Wednesday, April 3, 2013

State of TN turns low achieving schools over to charter operators

From the NYT:


Questioner said...

It will be interesting to see what happens if scores remain low under a charter operator- do they just keep changing charters?

Anonymous said...

What makes you think scores will remain low?

Questioner said...

The post just asks about what will happen IF they remain low- a possibility that must be considered given the track record of charters to date.

Anonymous said...

The track record of charters is what suggests they stay low. Less than 20% of charters outperform their comparable, neighboring public schools. More than 30% underperform.

The more of them you try to open at once, the more likely that you haven't been choosing that selectively.

Mark Rauterkus said...

Sadly, reading on an iPad, I can not get Chrome browser to click in a link. The copy URL also get the start of the text block with added words. Having a hyper link in the text with code in the blog is much better interface with readers.

Anonymous said...

Has pps done a good job fully vetting its charter applicants? I think they are now being more attentive to the new applications and that may be due to feeling we have reached the saturation point.

The comments on the article are what are where we need to pay attention. Pretty shocking, sometimes eye witness accounts of the principles in action.

Anonymous said...

The Charters in Pittsburgh are outperforming the majority of PPS schools with some far outperforming PPS schools in Homewood, the Hill, and the Northside. Some are even "Blue Ribbon" schools. (Probably that is why the point being made here previously was missed.)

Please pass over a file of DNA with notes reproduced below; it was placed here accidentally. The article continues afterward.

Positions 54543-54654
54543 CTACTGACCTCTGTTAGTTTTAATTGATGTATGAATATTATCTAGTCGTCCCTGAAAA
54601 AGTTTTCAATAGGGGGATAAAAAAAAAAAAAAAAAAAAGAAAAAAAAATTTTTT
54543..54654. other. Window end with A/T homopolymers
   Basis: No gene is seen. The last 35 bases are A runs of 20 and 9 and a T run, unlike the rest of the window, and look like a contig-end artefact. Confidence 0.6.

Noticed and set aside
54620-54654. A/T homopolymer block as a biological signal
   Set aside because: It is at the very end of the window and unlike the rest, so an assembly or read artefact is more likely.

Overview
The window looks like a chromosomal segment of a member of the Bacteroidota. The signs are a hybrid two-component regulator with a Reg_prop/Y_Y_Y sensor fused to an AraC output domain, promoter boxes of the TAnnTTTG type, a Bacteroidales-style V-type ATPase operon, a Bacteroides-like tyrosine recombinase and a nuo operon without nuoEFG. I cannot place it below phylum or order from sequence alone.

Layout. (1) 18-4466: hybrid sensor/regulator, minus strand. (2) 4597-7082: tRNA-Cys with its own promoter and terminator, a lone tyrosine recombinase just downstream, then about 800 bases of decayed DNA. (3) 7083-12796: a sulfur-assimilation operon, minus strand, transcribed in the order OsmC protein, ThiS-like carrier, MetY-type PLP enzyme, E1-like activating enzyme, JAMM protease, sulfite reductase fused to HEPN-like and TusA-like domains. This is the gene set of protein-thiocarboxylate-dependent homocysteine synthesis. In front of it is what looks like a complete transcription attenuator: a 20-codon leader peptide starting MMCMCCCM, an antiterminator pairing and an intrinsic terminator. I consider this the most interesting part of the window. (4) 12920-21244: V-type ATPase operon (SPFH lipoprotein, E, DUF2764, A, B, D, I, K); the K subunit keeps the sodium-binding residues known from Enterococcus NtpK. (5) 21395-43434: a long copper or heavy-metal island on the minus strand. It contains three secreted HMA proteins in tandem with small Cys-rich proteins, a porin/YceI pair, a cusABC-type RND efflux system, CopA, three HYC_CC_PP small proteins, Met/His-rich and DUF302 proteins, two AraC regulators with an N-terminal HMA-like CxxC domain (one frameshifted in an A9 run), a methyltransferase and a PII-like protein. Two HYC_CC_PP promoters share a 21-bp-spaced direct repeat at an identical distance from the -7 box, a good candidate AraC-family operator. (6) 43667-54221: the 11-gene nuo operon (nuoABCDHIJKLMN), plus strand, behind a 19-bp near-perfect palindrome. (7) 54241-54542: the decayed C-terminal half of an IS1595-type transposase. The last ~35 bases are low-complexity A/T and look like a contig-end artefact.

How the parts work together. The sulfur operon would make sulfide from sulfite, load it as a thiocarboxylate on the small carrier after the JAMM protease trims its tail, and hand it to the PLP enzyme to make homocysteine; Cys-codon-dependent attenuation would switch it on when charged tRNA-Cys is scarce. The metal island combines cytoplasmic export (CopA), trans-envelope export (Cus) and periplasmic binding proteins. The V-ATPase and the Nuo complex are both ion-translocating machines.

Anonymous said...

The lack of experienced leadership in a district is what leads to all of this turmoil for parents, teachers and students in districts that are "failing."

Put the right people in place and children will soar academically, artistically and athletically!

It is not any "test" that causes "failing schools" (especially a basic, minimal competency test like the PSSA). Its a lack of leadership, a lack of people in positions that can and do create successfully learning environments for kids.

At the very least, charters, have the opportunity to hire such people and create such environments, individually and independently.

"Failing" public schools are chasing anyone and everyone away with wrong-headed programs, policies, and curricula (one-size-fits-all).

Its pure craziness and incompetence, so people run away looking for something even a little bit better.

Questioner said...

Re charters outperforming PPS- the question is, whether students who are simply assigned to a charter will do as well as students whose parents seek out a charter, submit an application and meet any additional requirements (such as attending mandatory meetings). It will be interesting to see what happens in Memphis.

Anonymous said...

It truly, truly is NOT about parents and students!

It IS about the "competence" in multiple capacities of the school's people.